GHC Foundation Camp builds leaders and opens doors in Northwest Georgia

Georgia Highlands College (GHC) recently held its annual GHC Foundation Camp for boys 10 to 14, which focuses on foundations in athletics, academics, brotherhood, self-respect and higher education. 

Held at the Floyd Campus, the camp not only gives youth an opportunity to let loose, play sports and enjoy the outdoors, but campers also learn about leadership, making a good first impression, how to tie a tie, sign language and much more. In addition, campers made a trip to the Northside Swim Center and toured the Pirelli Tire facility in Rome, learning about potential future careers.   

Campers like 14-year-old Landyn were able to enjoy activities like kayaking on Paris Lake – but not without a lesson in water safety. 

Campers on kayak and canoes.

“We learned how to use the kayak and how to be safe,” Landyn said. “The most fun I’ve had this week was probably kayaking.” 

In addition, Landyn participated in activities like Leadership Academy, which target character building.  

“At Leadership Academy, I learned a lot about character and making a good first impression,” he said.  

Camper shaking hand with Jon Hershey

Chris, age 12, has been attending GHC Foundation Camp for the past three years. He said the connections he makes with campers and counselors brings him back – along with activities like soccer. 

As a third-year camper, Chris was able to apply what he has learned over the years and help others during character-building activities. 

“Some of the campers were having trouble learning to tie a tie because it can be confusing, but once you learn to do it, it’s simple,” Chris said.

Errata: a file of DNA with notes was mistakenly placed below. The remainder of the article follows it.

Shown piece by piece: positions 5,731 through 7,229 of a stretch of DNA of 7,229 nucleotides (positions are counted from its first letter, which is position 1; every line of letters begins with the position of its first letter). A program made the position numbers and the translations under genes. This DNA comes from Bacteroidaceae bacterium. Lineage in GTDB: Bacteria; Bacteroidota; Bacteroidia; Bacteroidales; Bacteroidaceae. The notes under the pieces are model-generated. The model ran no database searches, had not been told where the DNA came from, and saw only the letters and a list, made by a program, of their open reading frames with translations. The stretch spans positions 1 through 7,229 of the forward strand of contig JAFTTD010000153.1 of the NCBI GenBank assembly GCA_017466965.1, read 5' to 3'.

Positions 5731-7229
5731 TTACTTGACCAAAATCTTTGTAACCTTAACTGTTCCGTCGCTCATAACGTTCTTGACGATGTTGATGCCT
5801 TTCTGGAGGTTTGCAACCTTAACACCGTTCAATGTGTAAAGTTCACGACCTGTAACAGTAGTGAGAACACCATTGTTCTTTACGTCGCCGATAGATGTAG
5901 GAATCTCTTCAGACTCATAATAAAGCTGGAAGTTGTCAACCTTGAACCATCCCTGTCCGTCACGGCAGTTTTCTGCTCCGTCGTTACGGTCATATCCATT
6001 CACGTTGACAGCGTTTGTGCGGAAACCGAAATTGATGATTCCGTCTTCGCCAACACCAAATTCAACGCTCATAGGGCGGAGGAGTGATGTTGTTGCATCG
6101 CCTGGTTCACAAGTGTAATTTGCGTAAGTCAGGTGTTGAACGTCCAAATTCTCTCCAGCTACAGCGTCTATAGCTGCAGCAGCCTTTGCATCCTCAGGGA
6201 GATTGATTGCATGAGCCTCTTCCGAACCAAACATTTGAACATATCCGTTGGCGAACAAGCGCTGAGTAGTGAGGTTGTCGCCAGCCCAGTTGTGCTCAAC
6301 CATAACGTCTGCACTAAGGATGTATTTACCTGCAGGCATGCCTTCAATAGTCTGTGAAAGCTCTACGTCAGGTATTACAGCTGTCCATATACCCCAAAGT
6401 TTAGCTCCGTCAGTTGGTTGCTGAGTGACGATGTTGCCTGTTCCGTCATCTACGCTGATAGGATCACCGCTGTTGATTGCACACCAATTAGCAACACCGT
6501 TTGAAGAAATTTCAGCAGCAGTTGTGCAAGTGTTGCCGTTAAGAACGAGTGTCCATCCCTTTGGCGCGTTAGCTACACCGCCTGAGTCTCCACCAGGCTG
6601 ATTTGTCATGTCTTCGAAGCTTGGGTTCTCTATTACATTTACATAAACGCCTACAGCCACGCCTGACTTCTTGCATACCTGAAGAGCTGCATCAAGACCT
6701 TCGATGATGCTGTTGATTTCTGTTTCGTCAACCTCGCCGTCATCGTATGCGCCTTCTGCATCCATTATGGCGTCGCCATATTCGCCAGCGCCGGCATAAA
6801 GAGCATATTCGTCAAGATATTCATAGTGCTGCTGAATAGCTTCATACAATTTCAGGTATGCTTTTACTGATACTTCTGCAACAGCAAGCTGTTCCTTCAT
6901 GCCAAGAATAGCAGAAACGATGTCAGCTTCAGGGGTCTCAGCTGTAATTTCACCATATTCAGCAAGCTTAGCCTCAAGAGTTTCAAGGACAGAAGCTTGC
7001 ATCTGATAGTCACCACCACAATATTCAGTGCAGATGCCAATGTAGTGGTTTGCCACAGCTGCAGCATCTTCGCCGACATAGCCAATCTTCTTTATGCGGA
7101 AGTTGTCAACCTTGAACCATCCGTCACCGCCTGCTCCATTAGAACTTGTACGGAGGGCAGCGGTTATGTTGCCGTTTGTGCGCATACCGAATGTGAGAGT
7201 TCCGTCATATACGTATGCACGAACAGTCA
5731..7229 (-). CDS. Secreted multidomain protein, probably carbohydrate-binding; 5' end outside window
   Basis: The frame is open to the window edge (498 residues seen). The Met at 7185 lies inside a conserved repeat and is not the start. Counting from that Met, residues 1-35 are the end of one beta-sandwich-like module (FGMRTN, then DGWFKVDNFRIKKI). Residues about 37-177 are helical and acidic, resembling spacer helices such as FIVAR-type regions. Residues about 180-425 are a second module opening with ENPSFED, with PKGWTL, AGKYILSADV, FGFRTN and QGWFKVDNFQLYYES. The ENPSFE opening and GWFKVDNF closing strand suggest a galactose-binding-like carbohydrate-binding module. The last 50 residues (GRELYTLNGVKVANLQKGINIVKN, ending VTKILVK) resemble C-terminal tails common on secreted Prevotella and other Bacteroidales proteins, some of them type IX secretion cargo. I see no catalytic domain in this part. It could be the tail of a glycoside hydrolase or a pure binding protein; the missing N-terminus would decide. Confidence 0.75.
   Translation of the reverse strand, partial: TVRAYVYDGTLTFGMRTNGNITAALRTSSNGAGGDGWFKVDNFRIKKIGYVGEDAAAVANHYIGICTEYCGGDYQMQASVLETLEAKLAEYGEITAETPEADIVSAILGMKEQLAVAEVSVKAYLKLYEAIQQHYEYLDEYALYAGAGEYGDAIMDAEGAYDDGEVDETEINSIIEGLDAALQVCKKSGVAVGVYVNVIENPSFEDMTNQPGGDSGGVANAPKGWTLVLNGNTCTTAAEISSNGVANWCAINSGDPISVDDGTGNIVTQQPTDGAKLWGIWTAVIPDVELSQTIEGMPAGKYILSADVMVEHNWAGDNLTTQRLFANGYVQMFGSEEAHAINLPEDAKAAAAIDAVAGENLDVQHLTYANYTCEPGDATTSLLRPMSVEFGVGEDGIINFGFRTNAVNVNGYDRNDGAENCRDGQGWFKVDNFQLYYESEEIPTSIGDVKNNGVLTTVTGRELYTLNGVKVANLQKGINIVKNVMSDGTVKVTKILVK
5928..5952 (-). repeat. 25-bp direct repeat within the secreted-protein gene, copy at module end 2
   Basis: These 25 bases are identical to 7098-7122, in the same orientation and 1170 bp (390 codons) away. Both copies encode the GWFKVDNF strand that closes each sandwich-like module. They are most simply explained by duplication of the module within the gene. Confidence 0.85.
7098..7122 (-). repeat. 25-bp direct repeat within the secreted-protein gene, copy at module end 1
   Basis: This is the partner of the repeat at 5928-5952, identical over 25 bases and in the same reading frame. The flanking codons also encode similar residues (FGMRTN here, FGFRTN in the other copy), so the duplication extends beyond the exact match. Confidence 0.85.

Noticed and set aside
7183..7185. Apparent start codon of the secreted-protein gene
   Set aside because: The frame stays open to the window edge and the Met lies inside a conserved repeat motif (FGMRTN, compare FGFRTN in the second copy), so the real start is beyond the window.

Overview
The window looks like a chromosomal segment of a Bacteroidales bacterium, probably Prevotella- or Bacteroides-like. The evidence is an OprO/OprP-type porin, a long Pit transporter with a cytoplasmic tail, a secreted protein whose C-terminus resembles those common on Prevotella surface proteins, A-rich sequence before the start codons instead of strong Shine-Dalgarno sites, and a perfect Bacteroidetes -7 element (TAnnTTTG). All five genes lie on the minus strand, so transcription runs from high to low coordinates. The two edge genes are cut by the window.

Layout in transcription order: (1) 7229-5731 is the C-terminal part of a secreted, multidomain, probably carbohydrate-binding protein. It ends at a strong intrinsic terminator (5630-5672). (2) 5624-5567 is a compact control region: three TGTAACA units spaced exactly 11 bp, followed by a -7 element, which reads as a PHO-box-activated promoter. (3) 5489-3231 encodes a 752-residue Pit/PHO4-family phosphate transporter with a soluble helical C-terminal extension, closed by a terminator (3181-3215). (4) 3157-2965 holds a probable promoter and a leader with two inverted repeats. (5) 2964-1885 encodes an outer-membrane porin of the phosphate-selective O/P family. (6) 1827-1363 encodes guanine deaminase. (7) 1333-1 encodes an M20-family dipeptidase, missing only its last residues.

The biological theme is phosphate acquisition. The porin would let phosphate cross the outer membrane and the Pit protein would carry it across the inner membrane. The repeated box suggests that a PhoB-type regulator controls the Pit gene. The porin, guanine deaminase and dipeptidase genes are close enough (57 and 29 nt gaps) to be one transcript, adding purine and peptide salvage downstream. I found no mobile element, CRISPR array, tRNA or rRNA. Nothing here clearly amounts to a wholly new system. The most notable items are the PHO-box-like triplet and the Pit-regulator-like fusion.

While Chris has a little time left before he heads back to middle school, he already plans to apply a concept central to the camp’s mission to the next school year – accountability.  

“I’ve learned when someone tells you to do something, even though it might be frustrating, it’s best to just do it,” Chris said. “It’s also important to hold other people accountable for their mistakes so you don’t get in trouble because of what they do.” 

Campers on film set.

The camp, which is one of several partnerships between the 100 Black Men of Rome-Northwest Georgia and Georgia Highlands College, is funded by generous donors and the GHC Foundation, giving students the opportunity to attend the camp free of charge, including transportation and a breakfast and lunch.   

“I am extremely proud that in our 17th year, we were able to break attendance records,” Foundation Camp Director and GHAME Coordinator Evan Snelling said. “We hosted more than 130 campers throughout these two weeks, and we sought to provide opportunities for these young men to grow as leaders and learn new skills daily.” 

Foundation Camp class

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